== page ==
Saturday, December 4, 2010

Jackson Disability Lawyer–ADHD Disability–Attention Deficit Disorder Disability

You may qualify for disability due to ADHD, provided the evidence shows that you cannot work due to this illness, and you meet the severity standard set by the Social Security Administration.

Attention Deficit Hyperactivity Disorder (ADHD) and Attention Deficit Disorder (ADD), are common illnesses that effect many Americans, both adults and children.

The Centers for Disease Control and Prevention has found that 5.4 million children suffer from ADHD/ADD in the United States. In addition to children, it estimated that 8 million adults have ADHD/ADD. This is because a substantial number of children who have ADHD/ADD, continue to suffer from the illness into adulthood.

What is ADHD/ADD?

ADHD and ADD are actually two (2) different illnesses that share many of the same symptoms. The primary difference between ADHD and ADD is that ADHD involves hyperactivity, while a person with ADD may or may not be hyperactive. The symptoms are so similar that many medical professionals now say there is no difference between ADHD and ADD.

The American Psychological Association describes ADHD and ADD as behavioral illnesses that interfere with the ability to focus one’s attention. In addition to lack of focus and concentration, symptoms also include an inability to plan and perform tasks and an inability to get along with others.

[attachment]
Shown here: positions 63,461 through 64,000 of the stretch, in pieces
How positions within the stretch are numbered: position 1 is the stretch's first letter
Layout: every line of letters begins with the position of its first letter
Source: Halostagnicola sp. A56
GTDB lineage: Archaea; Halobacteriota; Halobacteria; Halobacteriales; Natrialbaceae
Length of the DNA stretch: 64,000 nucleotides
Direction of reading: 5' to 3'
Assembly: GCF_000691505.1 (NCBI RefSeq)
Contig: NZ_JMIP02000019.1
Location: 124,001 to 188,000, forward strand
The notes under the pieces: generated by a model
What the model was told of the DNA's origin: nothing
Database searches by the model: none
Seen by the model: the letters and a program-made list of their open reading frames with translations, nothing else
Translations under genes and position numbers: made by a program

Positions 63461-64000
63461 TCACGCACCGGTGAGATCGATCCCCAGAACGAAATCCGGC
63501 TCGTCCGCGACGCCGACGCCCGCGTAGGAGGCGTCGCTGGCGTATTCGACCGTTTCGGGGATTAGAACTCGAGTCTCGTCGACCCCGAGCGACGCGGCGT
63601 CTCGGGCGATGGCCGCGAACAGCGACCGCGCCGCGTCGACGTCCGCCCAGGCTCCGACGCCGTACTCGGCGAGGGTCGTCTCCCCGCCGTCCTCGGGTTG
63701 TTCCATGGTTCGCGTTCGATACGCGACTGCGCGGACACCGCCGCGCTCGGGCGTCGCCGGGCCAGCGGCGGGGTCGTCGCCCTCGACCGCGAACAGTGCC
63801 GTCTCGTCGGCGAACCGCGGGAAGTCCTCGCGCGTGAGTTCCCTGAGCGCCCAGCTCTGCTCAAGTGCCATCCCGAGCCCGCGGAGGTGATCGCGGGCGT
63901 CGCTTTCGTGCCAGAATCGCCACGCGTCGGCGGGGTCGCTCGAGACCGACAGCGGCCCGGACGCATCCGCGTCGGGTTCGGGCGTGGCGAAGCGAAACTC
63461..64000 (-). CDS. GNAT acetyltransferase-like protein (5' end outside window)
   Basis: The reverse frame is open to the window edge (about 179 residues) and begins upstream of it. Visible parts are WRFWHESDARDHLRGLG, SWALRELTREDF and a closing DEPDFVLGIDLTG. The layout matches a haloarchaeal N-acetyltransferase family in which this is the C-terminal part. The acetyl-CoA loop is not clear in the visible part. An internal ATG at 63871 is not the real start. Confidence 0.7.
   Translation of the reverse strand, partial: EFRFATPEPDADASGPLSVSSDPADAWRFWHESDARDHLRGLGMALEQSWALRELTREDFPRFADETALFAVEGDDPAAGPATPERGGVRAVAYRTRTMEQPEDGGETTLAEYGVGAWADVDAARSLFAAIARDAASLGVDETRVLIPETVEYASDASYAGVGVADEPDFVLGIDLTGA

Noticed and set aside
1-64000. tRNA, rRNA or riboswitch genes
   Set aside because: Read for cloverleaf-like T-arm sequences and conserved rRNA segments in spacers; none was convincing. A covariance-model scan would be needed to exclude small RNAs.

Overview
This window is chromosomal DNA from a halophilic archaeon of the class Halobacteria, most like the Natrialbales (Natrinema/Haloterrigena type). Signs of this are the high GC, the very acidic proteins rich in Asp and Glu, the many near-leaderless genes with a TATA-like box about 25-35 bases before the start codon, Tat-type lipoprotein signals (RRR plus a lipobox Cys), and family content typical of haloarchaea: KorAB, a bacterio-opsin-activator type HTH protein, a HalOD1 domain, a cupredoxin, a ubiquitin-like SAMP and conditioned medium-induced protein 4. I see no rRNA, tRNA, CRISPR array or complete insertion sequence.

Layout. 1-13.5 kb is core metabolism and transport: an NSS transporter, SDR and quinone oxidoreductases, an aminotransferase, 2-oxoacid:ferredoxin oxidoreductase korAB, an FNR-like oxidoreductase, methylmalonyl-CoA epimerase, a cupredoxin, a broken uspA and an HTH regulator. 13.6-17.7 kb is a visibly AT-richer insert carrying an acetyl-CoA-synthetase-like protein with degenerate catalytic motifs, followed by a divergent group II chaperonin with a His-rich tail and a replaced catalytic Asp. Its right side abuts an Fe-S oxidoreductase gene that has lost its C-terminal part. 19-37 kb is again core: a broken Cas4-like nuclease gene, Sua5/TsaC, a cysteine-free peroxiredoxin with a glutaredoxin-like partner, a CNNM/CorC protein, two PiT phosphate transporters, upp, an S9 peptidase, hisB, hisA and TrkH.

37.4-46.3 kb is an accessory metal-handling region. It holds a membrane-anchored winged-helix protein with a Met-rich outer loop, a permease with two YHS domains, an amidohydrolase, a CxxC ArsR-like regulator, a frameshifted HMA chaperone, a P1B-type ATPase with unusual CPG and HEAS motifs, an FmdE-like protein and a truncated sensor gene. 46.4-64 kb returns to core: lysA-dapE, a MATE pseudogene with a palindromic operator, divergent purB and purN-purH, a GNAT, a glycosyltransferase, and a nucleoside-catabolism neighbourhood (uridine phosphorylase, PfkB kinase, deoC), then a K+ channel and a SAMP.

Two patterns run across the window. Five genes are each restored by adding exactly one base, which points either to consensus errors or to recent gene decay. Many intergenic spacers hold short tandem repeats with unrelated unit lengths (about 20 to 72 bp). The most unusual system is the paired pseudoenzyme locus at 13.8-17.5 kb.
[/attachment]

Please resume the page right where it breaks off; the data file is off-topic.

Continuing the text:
People who suffer from ADHD/ADD may also have a learning disability. This combination significantly interferes with a person’s ability to maintain employment.

Symptoms of Attention Deficit Disorder/Attention Deficit Hyperactivity Disorder

ADHD may cause a number of unpleasant symptoms. Some of the more common ADHD symptoms include:

• Difficulty concentrating
• Lack of organization
• Failure to complete tasks on time and general tardiness
• Emotional and behavioral problems
• Memory problems
• Difficulty maintaining employment
• Anxiety
• Explosive anger
• Impulsiveness
• Procrastination
• Easily frustrated and lacks patience
• Talks too much
• Inability to adapt to change

There are other symptoms of ADHD and ADD, but these are the more common symptoms.

Treatment for ADHD and ADD

Treatment for attention deficit disorder usually involves medication. These medicines are usually psychostimulants that contain amphetamine. More frequently prescribed ADHD medication includes Adderall, Ritalin, and Concerta. These medications are generally effective at controlling the symptoms of ADHD.

Effects of ADHD/ADD

ADHD can take a devastating toll on a person's ability to function. Difficulty concentrating, disorganization and the inability to complete tasks on time are major disruptions to one’s activities of daily living. The symptoms caused by ADHD/ADD can make it difficult, if not impossible, to hold a job.

How is ADHD/ADD diagnosed?

Diagnosing Children

In order to make a diagnosis of ADHD or ADD in a child, the doctor must gather a detailed medical history from several sources. Because there is no lab test or machine that can show whether a person has attention deficit disorder, the doctor must rely on what other people tell him about the patient’s symptoms of ADHD.